Tuesday, 25 January 2011


Bonaparte's victory at Caldiero on 12 November 1796 prevented the Austrians taking Verona and led directly to the battle of Arcola three days later. We spent less time exploring the battlefield than I had expected, as there is not a lot to see now. We did drive around the area, and found the main locations, but could find little that had a feel of the period or battle about it.

It may be that we were not as well prepared as we usually are. We had read about the battle in preparation for our visit, and we had a couple of good battle maps of the area. But we were unable to actually find anything of relevance to the battle, other than this church in the small village of Belfiore. This village changed hands many times during the three day battle of Arcola. Massena repeatedly took this town from the Austrians to secure the left flank of Bonaparte’s attack on Arcola.

The record of our visit can be found at


Wednesday, 19 January 2011


We were fortunate to have lovely weather for our visit to Italy. It was the first two weeks in September 2000, and the weather was warm but not too hot. Ideal for walking and exploring battlefields.

So a we have many happy memories of the various battlefields, but one of our favourite was Rivoli. The area is lovely, and the battlefield easy to explore - mostly. However we did have problems finding two locations, and were helped by friendly locals in both cases.

The first was the Trombalore Heights, just outside Rivoli. We could see them as we left Rivoli, but could not find a road or track which would take us directly to them. We returned to the musuem in Rivoli to ask for directions, and the curator immediately locked up and took us there himself.

The second was a monument to the battle which we knew was in a field near the village of Ceradino. We had a photograph from an old copy of First Empire, but no directions to the field. We parked in the middle of the village, and looked for friendly looking locals to whom we showed our photograph. We spoke not a word of Italian, and none of the locals we asked spoke a word of English. But one young chap indicated that we should follow him on his motorcycle. He took us on a confusing route on even smaller tracks through cultivated fields past "Private" signs. Eventually we came to the impressive monument which was in need of some care and attention and surrounded by a tangle of overgrown weeds. But we were delighted to find it, and so grateful to the local lad who took the trouble to take a couple of strangers there.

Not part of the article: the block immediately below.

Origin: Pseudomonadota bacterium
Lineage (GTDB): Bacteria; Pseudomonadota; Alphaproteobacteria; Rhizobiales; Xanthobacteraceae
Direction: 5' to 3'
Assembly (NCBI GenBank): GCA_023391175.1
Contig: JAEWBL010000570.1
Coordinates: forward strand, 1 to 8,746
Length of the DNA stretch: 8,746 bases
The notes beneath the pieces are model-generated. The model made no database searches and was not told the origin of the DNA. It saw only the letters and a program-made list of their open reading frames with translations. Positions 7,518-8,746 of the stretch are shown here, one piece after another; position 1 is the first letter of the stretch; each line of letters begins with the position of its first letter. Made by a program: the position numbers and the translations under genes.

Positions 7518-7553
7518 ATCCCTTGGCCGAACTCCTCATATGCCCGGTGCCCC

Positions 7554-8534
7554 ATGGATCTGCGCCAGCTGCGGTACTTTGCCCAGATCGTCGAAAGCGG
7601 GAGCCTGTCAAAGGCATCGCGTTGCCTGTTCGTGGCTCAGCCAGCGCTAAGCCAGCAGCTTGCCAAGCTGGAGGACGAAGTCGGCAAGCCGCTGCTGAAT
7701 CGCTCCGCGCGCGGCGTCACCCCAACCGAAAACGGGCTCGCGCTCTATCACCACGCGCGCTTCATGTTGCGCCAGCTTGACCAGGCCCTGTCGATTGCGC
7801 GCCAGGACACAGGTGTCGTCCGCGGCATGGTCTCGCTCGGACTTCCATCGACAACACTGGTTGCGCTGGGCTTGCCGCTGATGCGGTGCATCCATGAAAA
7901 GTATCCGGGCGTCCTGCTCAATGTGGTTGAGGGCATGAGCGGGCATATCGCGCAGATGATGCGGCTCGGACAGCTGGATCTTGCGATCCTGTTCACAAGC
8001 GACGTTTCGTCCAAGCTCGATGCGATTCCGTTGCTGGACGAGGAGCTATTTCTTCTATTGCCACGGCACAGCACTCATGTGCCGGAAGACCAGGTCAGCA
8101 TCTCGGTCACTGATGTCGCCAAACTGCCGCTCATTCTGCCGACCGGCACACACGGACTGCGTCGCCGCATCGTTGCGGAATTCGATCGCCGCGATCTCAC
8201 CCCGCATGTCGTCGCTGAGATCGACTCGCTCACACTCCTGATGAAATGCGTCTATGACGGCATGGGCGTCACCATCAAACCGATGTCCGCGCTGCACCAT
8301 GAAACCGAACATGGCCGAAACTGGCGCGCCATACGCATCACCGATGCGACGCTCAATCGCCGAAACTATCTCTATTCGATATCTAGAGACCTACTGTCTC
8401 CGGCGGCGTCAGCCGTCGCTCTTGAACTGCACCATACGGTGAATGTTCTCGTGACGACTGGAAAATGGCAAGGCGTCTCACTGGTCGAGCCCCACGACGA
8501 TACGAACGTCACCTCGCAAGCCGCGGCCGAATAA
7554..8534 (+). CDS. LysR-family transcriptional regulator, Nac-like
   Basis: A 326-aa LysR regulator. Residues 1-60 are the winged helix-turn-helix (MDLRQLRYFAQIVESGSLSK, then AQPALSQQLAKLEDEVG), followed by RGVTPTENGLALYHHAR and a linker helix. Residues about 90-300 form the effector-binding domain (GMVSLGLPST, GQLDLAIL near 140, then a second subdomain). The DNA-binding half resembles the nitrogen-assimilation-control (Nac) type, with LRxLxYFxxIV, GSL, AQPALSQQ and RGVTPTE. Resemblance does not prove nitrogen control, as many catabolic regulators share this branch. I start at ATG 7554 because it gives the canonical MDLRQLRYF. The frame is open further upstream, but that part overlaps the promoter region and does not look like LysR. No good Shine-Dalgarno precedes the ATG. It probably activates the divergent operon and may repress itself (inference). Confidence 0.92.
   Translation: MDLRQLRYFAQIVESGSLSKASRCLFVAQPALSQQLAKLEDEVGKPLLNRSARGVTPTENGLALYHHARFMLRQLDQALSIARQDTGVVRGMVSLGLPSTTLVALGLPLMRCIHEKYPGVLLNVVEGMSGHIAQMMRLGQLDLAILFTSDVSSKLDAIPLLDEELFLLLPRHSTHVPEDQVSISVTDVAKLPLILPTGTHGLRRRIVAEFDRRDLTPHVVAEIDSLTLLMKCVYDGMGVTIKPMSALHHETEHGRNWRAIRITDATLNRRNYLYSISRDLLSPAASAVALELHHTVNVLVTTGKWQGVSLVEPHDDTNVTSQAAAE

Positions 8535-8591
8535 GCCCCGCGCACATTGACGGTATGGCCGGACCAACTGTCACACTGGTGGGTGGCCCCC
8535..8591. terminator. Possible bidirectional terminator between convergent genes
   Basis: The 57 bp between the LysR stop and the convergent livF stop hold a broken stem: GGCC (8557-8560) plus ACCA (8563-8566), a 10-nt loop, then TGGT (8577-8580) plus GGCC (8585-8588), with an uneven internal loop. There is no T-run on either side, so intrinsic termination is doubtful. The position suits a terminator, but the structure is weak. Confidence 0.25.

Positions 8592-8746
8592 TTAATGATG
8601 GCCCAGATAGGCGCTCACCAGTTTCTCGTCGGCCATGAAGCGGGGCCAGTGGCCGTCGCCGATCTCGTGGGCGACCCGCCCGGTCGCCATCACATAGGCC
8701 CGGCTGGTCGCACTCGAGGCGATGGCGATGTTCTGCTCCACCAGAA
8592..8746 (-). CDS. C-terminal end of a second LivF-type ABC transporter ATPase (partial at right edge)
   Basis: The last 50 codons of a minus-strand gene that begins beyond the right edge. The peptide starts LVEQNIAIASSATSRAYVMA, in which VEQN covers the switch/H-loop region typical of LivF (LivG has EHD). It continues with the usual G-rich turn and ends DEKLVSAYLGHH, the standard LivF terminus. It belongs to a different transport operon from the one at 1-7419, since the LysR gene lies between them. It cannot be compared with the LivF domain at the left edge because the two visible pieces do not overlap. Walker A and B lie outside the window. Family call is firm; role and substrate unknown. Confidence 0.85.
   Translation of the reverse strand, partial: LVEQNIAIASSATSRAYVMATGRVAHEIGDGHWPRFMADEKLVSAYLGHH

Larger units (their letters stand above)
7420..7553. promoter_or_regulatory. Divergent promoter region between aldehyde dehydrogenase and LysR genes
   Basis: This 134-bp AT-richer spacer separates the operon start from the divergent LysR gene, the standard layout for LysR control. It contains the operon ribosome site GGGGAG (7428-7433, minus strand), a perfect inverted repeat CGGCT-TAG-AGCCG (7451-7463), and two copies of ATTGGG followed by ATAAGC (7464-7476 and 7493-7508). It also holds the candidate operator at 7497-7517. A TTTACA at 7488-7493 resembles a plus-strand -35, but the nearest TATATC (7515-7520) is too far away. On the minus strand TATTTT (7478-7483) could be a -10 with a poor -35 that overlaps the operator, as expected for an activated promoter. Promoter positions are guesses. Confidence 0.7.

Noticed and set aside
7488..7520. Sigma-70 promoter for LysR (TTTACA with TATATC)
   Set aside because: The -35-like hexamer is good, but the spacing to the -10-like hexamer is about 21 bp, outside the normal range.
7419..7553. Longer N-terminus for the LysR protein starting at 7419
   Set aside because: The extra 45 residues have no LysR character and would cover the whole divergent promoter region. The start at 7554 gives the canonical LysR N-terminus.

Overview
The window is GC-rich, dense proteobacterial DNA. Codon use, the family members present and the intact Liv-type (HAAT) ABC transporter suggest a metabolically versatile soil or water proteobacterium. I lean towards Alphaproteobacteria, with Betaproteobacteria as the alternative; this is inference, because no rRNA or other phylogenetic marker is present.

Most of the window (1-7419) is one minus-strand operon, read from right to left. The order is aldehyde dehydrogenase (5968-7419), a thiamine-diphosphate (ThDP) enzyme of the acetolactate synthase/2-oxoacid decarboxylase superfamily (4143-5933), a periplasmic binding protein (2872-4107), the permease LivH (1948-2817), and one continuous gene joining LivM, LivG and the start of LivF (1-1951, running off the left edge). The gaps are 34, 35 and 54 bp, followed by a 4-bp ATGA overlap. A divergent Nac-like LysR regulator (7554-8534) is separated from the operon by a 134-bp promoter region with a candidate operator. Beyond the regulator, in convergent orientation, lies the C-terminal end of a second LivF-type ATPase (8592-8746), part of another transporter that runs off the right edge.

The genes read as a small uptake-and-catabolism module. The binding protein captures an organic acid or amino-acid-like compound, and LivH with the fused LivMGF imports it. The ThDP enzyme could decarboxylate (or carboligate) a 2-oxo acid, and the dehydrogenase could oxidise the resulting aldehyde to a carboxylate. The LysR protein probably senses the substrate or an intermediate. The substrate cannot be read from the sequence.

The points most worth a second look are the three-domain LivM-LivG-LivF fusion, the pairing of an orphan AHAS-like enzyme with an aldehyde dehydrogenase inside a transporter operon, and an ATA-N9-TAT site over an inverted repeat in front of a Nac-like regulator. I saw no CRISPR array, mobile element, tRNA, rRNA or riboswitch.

Its always the little things that you remember about any holiday, and one spent walking battlefields is no different.

You can read about our visit here


Wednesday, 12 January 2011

Monte Baldo

The town of Rivoli is situated at the southern end of Monte Baldo, just to the west of Lake Garda. In January 1797 general Alvinczy marched his army south through Monte Baldo to attack Bonaparte.

Just north of Rivoli is the small village of La Corona (picture above). It was here that the French attempted to halt the Austrian advance. Their failure led to the close fought battle of Rivoli.

We spend a day exploring Monte Baldo, and in particular La Corona. You can read about it here


Tuesday, 4 January 2011


This weeks blog entry is one of the longest of all the battlefield blogs. There are 17 photographs to cover our visit to Castiglione. In fact I could have used more, but I felt that the blog is long enough as it is. I personally find it difficult to concentrate on long blogs, and am sure many of you will feel the same.

Most visitors to this famous battlefield will go straight to Solfernio and climb the La Rocca tower to view the battlefield. The village is famous as the place where the International Red Cross was formed, and consequently it is easy to find. On 5 August 1796 it also formed the right flank of the Austrian army. And the top of La Rocca provides an excellent platform to view the battlefield from the Austrian side.

It is much less easy to find a suitable spot to view the battlefield from the French side. This is where "Castiglione 1796" by Bernhard Voykowitsch came in so useful. This was my guide to the battlefield. It contains a mass of information about all operations in the area throughout 1796, with many photographs and excellent battle maps.

The book advises against visiting Castiglione itself, which is now so overdeveloped that it is not suitable to explore the battle. Instead it recommends a hill overlooking the small village of Girole. The village, which formed the left of the French position, was difficult enough to find. I would never have found the road leading to the hill without the book. But it was well worth the effort, because this hill provides the same sort of excellent views of the Austrian positions as La Rocca does of the French.

The blog can be found at